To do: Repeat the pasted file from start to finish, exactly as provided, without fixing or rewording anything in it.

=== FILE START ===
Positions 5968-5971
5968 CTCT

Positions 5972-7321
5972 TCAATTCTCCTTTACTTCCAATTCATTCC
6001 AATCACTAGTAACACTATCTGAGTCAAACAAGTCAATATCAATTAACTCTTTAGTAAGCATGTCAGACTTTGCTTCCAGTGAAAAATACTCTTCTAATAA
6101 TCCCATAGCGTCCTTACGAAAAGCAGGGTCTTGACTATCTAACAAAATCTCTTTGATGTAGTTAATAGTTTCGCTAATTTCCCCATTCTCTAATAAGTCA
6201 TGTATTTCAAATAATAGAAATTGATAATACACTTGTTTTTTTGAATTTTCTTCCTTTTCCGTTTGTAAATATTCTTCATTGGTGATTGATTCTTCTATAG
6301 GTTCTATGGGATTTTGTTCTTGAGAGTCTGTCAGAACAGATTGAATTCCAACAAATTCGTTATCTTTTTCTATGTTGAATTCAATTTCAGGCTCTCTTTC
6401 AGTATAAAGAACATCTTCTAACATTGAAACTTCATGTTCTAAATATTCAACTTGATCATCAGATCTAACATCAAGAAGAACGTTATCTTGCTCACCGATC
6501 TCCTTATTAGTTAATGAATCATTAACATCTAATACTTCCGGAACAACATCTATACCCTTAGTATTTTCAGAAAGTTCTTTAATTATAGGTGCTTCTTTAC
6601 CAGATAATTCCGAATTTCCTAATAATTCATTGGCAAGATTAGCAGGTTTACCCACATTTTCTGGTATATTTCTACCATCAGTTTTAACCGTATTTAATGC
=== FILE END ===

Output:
Positions 5968-5971
5968 CTCT

Positions 5972-7321
5972 TCAATTCTCCTTTACTTCCAATTCATTCC
6001 AATCACTAGTAACACTATCTGAGTCAAACAAGTCAATATCAATTAACTCTTTAGTAAGCATGTCAGACTTTGCTTCCAGTGAAAAATACTCTTCTAATAA
6101 TCCCATAGCGTCCTTACGAAAAGCAGGGTCTTGACTATCTAACAAAATCTCTTTGATGTAGTTAATAGTTTCGCTAATTTCCCCATTCTCTAATAAGTCA
6201 TGTATTTCAAATAATAGAAATTGATAATACACTTGTTTTTTTGAATTTTCTTCCTTTTCCGTTTGTAAATATTCTTCATTGGTGATTGATTCTTCTATAG
6301 GTTCTATGGGATTTTGTTCTTGAGAGTCTGTCAGAACAGATTGAATTCCAACAAATTCGTTATCTTTTTCTATGTTGAATTCAATTTCAGGCTCTCTTTC
6401 AGTATAAAGAACATCTTCTAACATTGAAACTTCATGTTCTAAATATTCAACTTGATCATCAGATCTAACATCAAGAAGAACGTTATCTTGCTCACCGATC
6501 TCCTTATTAGTTAATGAATCATTAACATCTAATACTTCCGGAACAACATCTATACCCTTAGTATTTTCAGAAAGTTCTTTAATTATAGGTGCTTCTTTAC
6601 CAGATAATTCCGAATTTCCTAATAATTCATTGGCAAGATTAGCAGGTTTACCCACATTTTCTGGTATATTTCTACCATCAGTTTTAACCGTATTTAATGC